How do I tell if a lens is crop or full frame?

Discussion in 'Photography Equipment & Products' started by nickzou, Aug 1, 2011.

  1. nickzou

    nickzou Active Member

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    Dumb question, I know for Nikkor lenses it says DX for crop lenses but what is the equivalent for Sigma and Tamron?
     
  2. Trever1t

    Trever1t Well-Known Member

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    I believe they have similar designations.
     
  3. Robin Usagani

    Robin Usagani Well-Known Member

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    DC for sigma,
    DI II for Tamron (Dont get mistake with DI which is for both full frame and cropped).
     
  4. Overread

    Overread has a hat around here somewhere Staff Member

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    Most 3rd party companies will have their own website with sepecific details on their lenses and the cameras they are compatible upon - most also use a part of the lens name to denote if its 35mm or crop sensor targeted - for example here is Sigmas:
    Lens Technology - SIGMA CORPORATION
    as you can see for sigma 35mm compatible lenses is DG whilst crop sensor is denoted with DC
     
  5. nickzou

    nickzou Active Member

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    Tamron AF 70-300mm f/4-5.6 Di LD 1:2 Macro Lens for Nikon NII with Hood DSLR Lenses Full Frame 104A17NII - Vistek Canada Product Detail

    So this lens is for both crop and full frame? How does that even work? And why does the note say it is not compatible with the D3 and the D700 then?

    Sorry, I was just playing around with my camera this morning when I realized the reason my 50mm feels so cramped all the time is because it's actually not a DX lens. I was checking if this little detail had passed me by with all my other lenses.
     
  6. KmH

    KmH Helping photographers learn to fish

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    I'm afraid you don't understand what is going on.

    The field of view (FOV) a 50 mm FX lens delivers on a DX (APS-C image sensor size) camera is exactly the same size a 50 mm DX lens delivers on a DX camera. Both the FX lens, and the DX lens, deliver an FOV equivelent to what a 75 mm (1.5x crop factor) would deliver on an FX camera body.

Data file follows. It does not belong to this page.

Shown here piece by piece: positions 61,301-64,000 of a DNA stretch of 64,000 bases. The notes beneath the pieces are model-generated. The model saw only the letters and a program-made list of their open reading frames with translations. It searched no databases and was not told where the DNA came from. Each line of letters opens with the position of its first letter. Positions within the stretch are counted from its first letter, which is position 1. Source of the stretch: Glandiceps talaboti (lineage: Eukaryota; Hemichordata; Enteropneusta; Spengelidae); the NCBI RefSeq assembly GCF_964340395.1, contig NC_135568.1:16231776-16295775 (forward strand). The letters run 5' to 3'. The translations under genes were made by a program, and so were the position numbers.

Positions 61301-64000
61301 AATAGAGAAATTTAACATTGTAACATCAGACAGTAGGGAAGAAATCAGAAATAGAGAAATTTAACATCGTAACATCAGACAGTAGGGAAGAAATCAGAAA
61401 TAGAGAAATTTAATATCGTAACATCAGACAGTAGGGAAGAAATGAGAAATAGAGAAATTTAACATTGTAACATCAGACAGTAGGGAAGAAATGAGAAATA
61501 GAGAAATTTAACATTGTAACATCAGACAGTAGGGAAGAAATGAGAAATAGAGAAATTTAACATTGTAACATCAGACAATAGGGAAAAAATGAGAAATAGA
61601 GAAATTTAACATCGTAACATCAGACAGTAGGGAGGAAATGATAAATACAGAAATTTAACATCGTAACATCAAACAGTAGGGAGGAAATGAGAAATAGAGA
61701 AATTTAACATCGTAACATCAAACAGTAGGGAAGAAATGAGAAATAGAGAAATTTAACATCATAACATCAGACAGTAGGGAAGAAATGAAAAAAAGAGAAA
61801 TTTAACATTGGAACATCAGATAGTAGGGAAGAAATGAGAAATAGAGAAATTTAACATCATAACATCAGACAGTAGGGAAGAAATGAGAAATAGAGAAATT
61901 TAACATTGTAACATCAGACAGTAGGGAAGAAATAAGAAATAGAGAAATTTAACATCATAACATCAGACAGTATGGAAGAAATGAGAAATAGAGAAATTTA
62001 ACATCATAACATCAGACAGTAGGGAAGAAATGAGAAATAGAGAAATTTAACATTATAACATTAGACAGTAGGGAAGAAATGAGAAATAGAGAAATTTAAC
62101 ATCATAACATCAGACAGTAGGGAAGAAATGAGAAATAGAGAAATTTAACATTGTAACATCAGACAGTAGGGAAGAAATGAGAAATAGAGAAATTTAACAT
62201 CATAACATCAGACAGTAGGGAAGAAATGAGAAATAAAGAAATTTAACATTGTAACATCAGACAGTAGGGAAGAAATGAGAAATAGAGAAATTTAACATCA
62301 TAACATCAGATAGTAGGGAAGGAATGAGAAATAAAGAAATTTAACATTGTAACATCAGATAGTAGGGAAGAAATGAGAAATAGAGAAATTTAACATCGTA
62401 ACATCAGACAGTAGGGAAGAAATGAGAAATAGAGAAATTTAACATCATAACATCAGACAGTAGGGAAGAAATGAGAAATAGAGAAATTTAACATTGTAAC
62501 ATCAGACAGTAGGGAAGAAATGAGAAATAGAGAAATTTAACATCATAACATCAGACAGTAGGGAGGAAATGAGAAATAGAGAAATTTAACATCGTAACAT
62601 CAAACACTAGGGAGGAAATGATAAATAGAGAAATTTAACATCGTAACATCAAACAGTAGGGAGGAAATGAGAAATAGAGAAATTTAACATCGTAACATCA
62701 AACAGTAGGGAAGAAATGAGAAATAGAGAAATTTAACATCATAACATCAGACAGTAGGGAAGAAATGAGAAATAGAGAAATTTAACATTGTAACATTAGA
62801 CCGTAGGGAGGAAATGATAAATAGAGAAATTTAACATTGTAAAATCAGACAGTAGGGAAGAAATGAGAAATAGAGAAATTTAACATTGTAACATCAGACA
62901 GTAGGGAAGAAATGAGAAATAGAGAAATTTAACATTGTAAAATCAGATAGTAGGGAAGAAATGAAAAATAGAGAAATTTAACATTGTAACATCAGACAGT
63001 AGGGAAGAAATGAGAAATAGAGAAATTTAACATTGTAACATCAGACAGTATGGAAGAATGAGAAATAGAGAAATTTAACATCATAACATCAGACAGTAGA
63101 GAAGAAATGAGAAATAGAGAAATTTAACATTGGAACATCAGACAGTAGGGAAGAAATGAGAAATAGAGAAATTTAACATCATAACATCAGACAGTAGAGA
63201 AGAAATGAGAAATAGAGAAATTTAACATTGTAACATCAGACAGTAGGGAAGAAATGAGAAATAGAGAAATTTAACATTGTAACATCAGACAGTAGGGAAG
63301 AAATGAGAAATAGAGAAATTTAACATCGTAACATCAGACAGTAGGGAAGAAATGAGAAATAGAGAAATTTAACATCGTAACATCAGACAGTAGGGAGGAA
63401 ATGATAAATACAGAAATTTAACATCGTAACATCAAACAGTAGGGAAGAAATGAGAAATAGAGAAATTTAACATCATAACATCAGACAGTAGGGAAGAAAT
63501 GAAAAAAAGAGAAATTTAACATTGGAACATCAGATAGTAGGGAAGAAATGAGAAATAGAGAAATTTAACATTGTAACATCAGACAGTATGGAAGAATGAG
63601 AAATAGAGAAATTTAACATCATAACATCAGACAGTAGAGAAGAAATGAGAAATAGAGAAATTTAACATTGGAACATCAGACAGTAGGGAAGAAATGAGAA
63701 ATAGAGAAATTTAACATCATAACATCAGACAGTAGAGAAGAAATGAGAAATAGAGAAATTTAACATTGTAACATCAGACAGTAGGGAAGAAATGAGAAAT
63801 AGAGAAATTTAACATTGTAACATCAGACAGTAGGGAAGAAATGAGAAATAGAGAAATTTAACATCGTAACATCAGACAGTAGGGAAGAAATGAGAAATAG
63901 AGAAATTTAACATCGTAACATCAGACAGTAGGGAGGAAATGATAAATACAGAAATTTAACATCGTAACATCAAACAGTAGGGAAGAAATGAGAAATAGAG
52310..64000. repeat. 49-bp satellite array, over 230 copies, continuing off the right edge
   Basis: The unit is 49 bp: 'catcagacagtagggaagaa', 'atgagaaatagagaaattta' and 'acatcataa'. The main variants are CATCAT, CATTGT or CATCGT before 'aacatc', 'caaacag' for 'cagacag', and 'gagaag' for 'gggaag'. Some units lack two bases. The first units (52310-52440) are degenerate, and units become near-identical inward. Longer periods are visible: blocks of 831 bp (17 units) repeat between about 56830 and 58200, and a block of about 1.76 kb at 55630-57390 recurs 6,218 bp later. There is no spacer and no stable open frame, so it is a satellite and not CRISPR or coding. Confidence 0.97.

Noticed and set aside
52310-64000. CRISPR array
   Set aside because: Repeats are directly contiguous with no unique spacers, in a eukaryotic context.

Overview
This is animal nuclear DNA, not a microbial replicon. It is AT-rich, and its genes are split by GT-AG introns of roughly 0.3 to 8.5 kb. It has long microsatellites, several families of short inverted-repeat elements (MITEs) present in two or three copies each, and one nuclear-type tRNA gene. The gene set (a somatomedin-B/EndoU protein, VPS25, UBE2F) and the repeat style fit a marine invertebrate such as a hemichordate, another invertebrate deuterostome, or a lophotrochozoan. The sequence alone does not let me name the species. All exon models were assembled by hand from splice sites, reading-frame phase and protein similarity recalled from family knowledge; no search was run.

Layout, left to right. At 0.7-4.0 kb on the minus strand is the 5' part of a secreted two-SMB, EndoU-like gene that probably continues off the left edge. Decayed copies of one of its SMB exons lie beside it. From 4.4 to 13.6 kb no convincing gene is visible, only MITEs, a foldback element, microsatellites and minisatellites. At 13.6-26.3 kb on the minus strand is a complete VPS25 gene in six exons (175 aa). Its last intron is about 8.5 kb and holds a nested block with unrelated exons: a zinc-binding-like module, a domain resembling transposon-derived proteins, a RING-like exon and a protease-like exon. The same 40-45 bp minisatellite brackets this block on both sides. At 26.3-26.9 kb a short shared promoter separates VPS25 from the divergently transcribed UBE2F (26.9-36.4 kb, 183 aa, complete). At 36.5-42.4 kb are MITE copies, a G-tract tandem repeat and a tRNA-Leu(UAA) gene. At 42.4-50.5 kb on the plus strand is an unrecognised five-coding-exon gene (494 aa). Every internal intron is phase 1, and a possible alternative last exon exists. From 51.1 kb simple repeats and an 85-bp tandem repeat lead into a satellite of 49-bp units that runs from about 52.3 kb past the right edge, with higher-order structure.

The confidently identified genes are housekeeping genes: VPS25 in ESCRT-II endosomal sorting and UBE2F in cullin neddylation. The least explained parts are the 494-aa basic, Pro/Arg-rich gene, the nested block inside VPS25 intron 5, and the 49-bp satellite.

In other words, the FOV an FX lens delivers on a FX body would be wider (less magnification because the 1.5x crop factor no longer applies) than it can deliver on a DX body.

    DX designated lenses are designed to project a image circle that is only larger enough to illumunate a DX (APS-C) image sensor, which reduces the manufacturing cost of the lens.

    A DX lens mounted on an FX body will produce a vignetted photo, to one degree or another, because the image circle they project is to small to illumunate the entire FX image sensor.

    Nikon FX cameras automatically detect if a DX lens is mounted, and then only use the central APS-C size area of the FX image sensor.
     
  7. nickzou

    nickzou Active Member

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  8. Robin Usagani

    Robin Usagani Well-Known Member

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    You will have the crop maginfication regardless if the lens is made only for crop or for both.
     
  9. Robin Usagani

    Robin Usagani Well-Known Member

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    I suggest do a search about crop and full frame sensor and get full understanding what trully is going on.
     
  10. djacobox372

    djacobox372 Well-Known Member

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    A 50mm dx lens would be just as cramped--the advertised focal length isn't adjusted for crop factor.Since you don't seem to have a full frame camera, then it shouldn't matter--full frame lenses work fine on crop cameras, they just might cost more and be needlessly heavy.
     
  11. kundalini

    kundalini Well-Known Member

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    You're stuck with a 50mm lens or a 70-300mm lens or whatever lens you buy in the future. End of story.
     

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